The Linux Trace Toolkit
As this article has shown, LTT is an effective tool for recording critical system information. Moreover, it is rather simple to use and the information presented is accessible to a large portion of the community. In an academic environment, LTT can be used in a course on operating systems, helping students get first hand experience with a live operating system and how it interacts with different applications.
Given its capabilities, modularity, extensibility and minimal overhead, we hope to see the tracing code become part of the mainstream Linux kernel soon (maybe not in 2.3/2.4 currently in feature freeze, but in the next development branch). Another possible application for LTT, which gathered a lot of interest, is to use it as part of a security auditing system with Tripwire-type capabilities. At the time of this writing, the authors know of at least one Linux distribution which plans to include LTT as part of their standard distribution.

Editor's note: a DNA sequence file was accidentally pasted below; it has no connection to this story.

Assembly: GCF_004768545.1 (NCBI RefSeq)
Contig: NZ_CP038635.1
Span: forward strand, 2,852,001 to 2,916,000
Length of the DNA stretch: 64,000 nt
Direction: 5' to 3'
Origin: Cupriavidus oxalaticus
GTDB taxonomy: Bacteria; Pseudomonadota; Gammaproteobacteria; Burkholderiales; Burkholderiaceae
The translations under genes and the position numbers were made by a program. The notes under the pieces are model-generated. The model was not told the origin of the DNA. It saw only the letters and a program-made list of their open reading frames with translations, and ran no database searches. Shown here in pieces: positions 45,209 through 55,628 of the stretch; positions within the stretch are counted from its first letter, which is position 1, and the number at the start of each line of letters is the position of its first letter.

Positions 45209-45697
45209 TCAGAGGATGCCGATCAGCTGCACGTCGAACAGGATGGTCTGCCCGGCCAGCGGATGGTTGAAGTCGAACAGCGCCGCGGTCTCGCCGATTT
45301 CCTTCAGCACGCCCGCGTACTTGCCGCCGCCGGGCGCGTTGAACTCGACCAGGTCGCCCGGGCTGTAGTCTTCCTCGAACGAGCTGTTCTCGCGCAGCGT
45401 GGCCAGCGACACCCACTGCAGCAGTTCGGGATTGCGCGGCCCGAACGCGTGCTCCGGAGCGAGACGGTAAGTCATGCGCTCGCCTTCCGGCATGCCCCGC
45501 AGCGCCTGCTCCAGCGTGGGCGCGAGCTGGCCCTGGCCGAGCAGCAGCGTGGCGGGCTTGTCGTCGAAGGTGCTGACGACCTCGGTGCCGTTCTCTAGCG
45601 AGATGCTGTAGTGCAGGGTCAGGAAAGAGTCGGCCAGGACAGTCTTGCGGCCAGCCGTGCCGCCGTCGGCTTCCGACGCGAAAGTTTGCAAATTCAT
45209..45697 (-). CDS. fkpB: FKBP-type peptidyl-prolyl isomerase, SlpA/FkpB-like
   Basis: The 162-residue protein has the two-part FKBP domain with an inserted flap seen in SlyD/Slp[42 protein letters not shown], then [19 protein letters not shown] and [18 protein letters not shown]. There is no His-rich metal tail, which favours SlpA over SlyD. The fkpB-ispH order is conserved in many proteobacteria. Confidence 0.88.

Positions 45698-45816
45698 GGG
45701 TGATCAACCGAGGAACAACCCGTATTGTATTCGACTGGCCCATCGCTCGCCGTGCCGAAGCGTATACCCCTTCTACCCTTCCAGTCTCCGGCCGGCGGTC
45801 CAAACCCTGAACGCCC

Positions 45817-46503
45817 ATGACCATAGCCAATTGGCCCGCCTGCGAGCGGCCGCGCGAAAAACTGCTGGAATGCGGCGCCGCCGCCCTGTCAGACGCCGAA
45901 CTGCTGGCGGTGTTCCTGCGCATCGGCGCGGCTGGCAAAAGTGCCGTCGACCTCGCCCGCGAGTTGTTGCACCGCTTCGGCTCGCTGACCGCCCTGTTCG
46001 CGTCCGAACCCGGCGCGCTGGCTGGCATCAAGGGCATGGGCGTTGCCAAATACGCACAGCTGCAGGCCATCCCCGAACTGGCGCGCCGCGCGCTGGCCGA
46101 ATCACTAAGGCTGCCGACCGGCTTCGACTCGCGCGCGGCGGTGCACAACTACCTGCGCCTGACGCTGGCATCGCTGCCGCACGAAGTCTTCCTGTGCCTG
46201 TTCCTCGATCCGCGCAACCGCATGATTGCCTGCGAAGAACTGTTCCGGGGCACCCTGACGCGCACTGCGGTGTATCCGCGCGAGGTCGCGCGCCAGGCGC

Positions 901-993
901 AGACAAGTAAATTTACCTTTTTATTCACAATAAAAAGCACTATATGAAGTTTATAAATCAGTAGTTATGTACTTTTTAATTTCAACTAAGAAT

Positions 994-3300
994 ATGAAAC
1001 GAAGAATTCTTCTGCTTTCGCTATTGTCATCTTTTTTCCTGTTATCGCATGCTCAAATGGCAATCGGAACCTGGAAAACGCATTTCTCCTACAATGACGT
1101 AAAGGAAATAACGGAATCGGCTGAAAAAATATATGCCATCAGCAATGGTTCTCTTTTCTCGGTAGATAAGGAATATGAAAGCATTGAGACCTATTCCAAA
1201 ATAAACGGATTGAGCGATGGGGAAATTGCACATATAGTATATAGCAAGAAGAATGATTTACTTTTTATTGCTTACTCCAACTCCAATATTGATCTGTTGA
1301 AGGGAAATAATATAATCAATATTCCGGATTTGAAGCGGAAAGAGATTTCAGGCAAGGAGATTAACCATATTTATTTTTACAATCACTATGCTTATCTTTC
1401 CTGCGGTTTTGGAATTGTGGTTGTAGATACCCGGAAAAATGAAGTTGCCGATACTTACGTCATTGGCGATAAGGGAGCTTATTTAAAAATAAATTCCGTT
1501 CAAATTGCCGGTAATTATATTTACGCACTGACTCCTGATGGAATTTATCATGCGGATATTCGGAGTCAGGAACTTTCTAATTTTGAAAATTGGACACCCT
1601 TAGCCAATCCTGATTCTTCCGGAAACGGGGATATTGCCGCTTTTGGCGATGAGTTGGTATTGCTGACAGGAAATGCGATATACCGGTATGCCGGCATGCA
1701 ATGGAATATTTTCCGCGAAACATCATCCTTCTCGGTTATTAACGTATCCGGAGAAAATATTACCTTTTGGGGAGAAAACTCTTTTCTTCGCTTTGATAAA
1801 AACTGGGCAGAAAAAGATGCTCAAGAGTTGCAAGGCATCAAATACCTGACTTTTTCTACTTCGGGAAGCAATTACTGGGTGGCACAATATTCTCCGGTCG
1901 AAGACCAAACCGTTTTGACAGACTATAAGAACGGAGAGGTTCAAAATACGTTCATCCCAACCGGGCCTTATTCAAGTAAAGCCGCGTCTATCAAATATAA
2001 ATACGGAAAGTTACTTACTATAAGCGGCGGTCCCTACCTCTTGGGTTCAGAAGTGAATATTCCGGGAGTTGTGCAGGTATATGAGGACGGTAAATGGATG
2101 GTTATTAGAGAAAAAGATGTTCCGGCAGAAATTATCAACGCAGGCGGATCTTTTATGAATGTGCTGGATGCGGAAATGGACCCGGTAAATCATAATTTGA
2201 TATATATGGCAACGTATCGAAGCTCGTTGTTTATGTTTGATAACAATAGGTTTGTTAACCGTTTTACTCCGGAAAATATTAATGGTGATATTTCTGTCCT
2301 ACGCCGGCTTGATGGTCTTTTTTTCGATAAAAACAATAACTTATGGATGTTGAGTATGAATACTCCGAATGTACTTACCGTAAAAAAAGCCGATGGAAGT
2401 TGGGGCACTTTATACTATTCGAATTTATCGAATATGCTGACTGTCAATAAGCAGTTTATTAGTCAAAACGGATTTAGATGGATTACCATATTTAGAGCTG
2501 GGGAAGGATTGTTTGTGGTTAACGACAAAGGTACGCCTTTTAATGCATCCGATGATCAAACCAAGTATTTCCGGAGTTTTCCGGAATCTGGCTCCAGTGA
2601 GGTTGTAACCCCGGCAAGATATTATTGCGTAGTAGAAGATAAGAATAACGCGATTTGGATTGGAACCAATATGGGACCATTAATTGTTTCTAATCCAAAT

Karim Yaghmour (firstname.lastname@example.org) is an operating system freak. He's been playing around with OS internals for quite a while and has even written his own OS. He's currently completing his master's degree at the Ecole Polytechnique de Montréal, where the Linux Trace Toolkit is part of his research. He started his own consulting company, Opersys, Inc., that specializes in operating systems (http://www.opersys.com/) and offers expertise and courses on Linux internals and real-time derivatives.
Michel Dagenais (email@example.com) is a professor at Ecole Polytechnique de Montréal. He has authored or co-authored a large number of scientific publications in the fields of software engineering, structured documents on the Web and object-oriented distributed programming for collaborative applications.
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